More Challenges for Residential Landlords – New Notice Periods
- From 2nd September 2020, the minimum notice period for a Section 21 Notice seeking possession has increased to six months.
- There is a new Form 6A Section 21 Notice that landlords must use from 2nd September 2020
- Notice periods for Section 8 Notice on rent grounds have also increased (see below).
Before Coronavirus it was open to residential landlords to regain possession of their property by serving a two-month Section 21 Notice on their tenants. It wasn’t always easy, it wasn’t perfect: it couldn’t be served until the fixed term of the tenancy had expired, and there were many requirements the landlord had to comply with for it to be a valid notice, such as EPCs, Gas Certificates, Deposit Protection, and How to Rent booklets. If tenants did not leave, the landlord then had to pay a court fee and go to court to get a possession order, then pay more court fees and finally get a warrant of possession to have the tenant evicted. The process from start to finish tended to take around 5-6 months, depending on how well the courts were resourced.
Many landlords used this process if the tenant was not paying the rent. It did not get them a court judgment for the rent arrears and in my experience, the tenant would rarely pay the landlord’s legal costs, but at least it eventually got possession of their property so they could re-let and start to receive rent again, or sell.
Since Coronavirus the Section 21 process is still available but is increasingly prolonged. First, the notice period was extended to three months and court possession proceedings were put on hold. Since 2nd September 2020, it has increased to six months. If notice were served now, it would not expire until March 2021. If the landlord immediately issued possession proceedings and then had to obtain a warrant of possession, it could take until at least July 2021 for them to gain possession, and possibly longer because court backlogs are likely.
For landlords that had already served a Section 21 Notice, they are now prevented from progressing any possession claim until 21st September 2020.
Of course, there are clear public policy reasons for the extension to 6 months; tenants may have lost jobs or had reduced incomes and need time to recover from that or to find alternative accommodation they can afford. Increased homelessness does not assist with social distancing and public health. However, where does that leave landlords? What other options are available to them? The government guidance urges landlords not to seek possession, but what other help is out there?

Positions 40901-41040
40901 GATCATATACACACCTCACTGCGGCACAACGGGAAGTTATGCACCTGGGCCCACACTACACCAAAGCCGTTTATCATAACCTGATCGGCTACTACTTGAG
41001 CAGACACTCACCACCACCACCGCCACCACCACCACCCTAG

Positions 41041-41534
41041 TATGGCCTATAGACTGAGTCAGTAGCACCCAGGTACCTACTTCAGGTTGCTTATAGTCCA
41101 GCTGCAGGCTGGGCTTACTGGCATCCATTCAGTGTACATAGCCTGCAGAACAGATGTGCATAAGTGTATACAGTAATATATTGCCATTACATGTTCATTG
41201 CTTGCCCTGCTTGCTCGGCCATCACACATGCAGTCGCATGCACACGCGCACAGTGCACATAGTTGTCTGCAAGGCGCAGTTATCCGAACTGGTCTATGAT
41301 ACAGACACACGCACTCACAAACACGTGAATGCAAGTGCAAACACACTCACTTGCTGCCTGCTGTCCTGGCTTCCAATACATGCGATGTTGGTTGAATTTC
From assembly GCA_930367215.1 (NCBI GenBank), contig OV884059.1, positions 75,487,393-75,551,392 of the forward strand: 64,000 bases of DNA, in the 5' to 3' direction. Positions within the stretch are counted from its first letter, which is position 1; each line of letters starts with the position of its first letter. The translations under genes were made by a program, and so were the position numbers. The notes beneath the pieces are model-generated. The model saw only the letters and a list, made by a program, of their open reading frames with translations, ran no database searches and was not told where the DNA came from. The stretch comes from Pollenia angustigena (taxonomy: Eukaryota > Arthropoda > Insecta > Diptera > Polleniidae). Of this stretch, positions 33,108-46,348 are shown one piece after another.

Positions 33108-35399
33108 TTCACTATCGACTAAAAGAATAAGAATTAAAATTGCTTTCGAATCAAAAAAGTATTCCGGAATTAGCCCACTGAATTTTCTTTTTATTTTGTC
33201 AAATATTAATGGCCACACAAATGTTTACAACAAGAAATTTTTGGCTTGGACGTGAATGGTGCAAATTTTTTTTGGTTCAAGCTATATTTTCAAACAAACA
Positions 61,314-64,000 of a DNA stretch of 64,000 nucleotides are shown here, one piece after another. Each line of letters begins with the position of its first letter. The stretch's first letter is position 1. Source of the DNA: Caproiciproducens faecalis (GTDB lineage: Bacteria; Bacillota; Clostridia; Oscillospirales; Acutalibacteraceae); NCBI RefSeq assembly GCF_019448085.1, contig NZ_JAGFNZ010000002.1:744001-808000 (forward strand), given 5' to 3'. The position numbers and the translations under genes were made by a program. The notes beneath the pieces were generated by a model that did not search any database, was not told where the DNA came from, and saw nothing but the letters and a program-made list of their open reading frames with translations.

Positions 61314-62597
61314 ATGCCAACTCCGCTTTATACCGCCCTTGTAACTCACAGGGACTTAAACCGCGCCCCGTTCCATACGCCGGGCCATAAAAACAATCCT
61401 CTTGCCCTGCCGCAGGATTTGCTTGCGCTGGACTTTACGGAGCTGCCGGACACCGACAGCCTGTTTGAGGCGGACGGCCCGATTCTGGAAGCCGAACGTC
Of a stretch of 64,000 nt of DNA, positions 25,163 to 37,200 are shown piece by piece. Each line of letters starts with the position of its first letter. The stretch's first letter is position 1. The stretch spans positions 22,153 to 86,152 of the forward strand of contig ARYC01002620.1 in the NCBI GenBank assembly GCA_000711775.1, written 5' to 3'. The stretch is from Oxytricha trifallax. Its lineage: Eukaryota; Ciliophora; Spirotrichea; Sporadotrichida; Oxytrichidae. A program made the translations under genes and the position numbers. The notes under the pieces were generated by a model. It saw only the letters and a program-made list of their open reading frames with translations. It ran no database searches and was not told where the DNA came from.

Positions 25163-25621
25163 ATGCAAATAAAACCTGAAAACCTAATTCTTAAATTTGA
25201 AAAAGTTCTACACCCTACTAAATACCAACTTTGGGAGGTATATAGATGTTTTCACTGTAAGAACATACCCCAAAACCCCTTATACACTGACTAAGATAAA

The government has encouraged landlords and tenants to come to an agreement if the tenant cannot pay full rent. This still applies and tenants are being encouraged to pay what they can, and they should be paying off the rent they missed when they can. There will be many sympathetic landlords who are engaging with this, but however sympathetic, some will struggle to afford it or maybe desperate to gain possession so they can sell their property to help with their own finances. In the meantime, landlords will still have to find money to cover all their usual repairing obligations. Landlords should be sure to properly document any agreements varying the rent payments. We can assist with that.
If there are rent arrears, landlords have another option, which is to serve a Section 8 Notice on grounds of rent arrears. However, this process may prove no better. A Section 8 Notice on that ground used to be two weeks. For rent arrears under six months, it is now a six -month notice. For rent arrears of more than six months the notice is only 4 weeks’, but of course there have to be serious 6-month arrears before the 4-week notice can be relied upon, which means if the tenant stays until an eviction date, the overall arrears by the time possession is obtained are likely to be at least 10 months either way. Presumably, if a 4 -week notice is served and the tenant then brings the arrears to just below 6 months, that notice can no longer be relied on to seek possession, so it may be better to get the 6-month notice served now while the arrears are under 6 months.
There is no government help for landlords struggling because their tenants are not paying rent, but if the landlord is paying a mortgage, there has been an extension to the window for new applications for payment holidays until 31st October 2020. However, payment holidays are not automatic, and landlords will still have to make the missed repayments over the course of the mortgage, so monthly repayments will eventually increase.
The outlook is currently bleak if your tenant is not paying the rent, whether that is COVID-19 related or otherwise (the reason for non-payment makes no difference). Taking advice can help you to run through your options and the likely timescales, and at least decide on a strategy which is the lesser of the various evils. Contact Sarah today by emailing [email protected]